ALERT FROM USARK: PET BREEDING BILL IN GEORGIA SPELLS BAD NEWS FOR ANIMAL OWNERS
An alert from our friends at the US Association of Reptile Keepers (USARK):
Senate Bill 338 amends Georgia's current "pet dealer" law found at Article 1 of Chapter 11 of Title 4 of the Official Code of Georgia. The current law covers "dogs, cats, birds, fish, reptiles, or other animals customarily obtained as pets." Fish would be excluded but the number of animals sold requiring someone to have a pet dealer license is decreased drastically (by 33%).
What it does:
1. Reduces the number of animals sold annually to qualify someone as a pet dealer from 30 to only 20.
2. Maximum annual license fees have been raised from $400 to $800.
3. New "fee tiers" will be established.
4. Anyone applying for a license must now submit a criminal background check. This may not seem like a big deal but it is an added cost and is also a case of being guilty until proven innocent.
5. Licensees must now have a surety of at least $7,500 and may be required to hold a surety of up to $500,000. This means a licensee must hold a bond to cover the costs of any fines or penalties and the determined amount must be held in an account made payable to the Commissioner.
6. If for some reason the surety fails to hold the required amount, the license can be revoked without notice.
Additionally, Georgia law allows that:
The Commissioner, or his designated agents, are authorized to enter upon any public or private property at any time for the purpose of inspecting the business premises of any pet dealer or any animal shelter, kennel, or stable and the dogs, cats, equines, or other animals housed at such facility to determine if such facility is licensed and for the purpose of enforcing this article and the rules and regulations adopted by the Commissioner pursuant to this article.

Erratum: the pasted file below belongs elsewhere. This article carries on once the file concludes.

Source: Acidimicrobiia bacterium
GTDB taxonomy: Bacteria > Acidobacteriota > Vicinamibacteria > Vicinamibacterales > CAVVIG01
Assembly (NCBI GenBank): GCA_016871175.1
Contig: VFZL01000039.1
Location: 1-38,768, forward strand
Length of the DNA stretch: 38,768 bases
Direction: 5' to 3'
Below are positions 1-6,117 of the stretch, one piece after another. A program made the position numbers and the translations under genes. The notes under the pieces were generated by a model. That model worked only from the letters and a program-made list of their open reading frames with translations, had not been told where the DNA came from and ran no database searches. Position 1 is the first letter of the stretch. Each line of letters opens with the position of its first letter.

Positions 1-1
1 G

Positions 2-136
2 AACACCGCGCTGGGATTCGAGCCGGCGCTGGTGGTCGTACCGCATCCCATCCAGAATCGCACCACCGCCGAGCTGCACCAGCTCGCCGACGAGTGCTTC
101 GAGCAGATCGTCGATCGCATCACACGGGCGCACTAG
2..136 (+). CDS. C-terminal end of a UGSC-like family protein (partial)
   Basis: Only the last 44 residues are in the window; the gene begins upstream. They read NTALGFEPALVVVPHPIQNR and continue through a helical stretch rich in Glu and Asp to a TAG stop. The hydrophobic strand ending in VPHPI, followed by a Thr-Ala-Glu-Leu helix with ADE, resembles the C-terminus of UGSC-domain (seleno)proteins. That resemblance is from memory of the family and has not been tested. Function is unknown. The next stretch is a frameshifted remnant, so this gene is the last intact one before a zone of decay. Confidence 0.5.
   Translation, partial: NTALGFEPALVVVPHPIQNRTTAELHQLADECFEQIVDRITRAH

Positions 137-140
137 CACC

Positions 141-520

Even "any sheriff, deputy sheriff, or other peace officer shall have the authority to enforce" this law.
So if you are a hobbyist selling more than 20 animals a year, which may be just one clutch or litter for many turtles, tortoises, snakes, lizards, and amphibians, then you must open your home to unannounced inspections by the Department of Agriculture.
The current law seems restrictive enough already, but this amendment would require anyone selling 21 or more animals (except fish) to become licensed by the State. The minimum license fee is $50, plus you will need a bond of at least $7,500 which can be checked at any time by the Commissioner (Commissioner of Agriculture of the State of Georgia). If your bond is insufficient at any time, you lose your license without notice.
Someone breeding one snake (of many species) would be a pet dealer. One veiled chameleon. One of any species which could produce more than 20 babies or eggs. That means an annual license of no less than $50 annually, plus all of the other restrictions.
Please note that in the text of the bill: text that is underlined is new language (edits to current law), text with strikethrough will be removed, and regular text is the current law.
The bill has six sponsors: Senators Kirkpatrick, Black, Walker, Cowsert, Anderson, and Sims.
SB338 has been assigned to the Senate Agriculture and Consumer Affairs Committee.
If you have concerns, here is what USARK recommends:
1. Call officials;
2. Email officials;
3. Fax letters;
4. Make meetings with your elected officials;
5. Attend hearings and voice opposition, if possible;
Email list: email@example.com, firstname.lastname@example.org, email@example.com, firstname.lastname@example.org, email@example.com, firstname.lastname@example.org, email@example.com, firstname.lastname@example.org, email@example.com, firstname.lastname@example.org, email@example.com, firstname.lastname@example.org, email@example.com
You can find full contact details for bill sponsors by clicking their names at www.legis.ga.gov/legislation/en-US/Display/20192020/SB/338.
You can find full contact details for Senate Agriculture and Consumer Affairs Committee members by clicking their names HERE.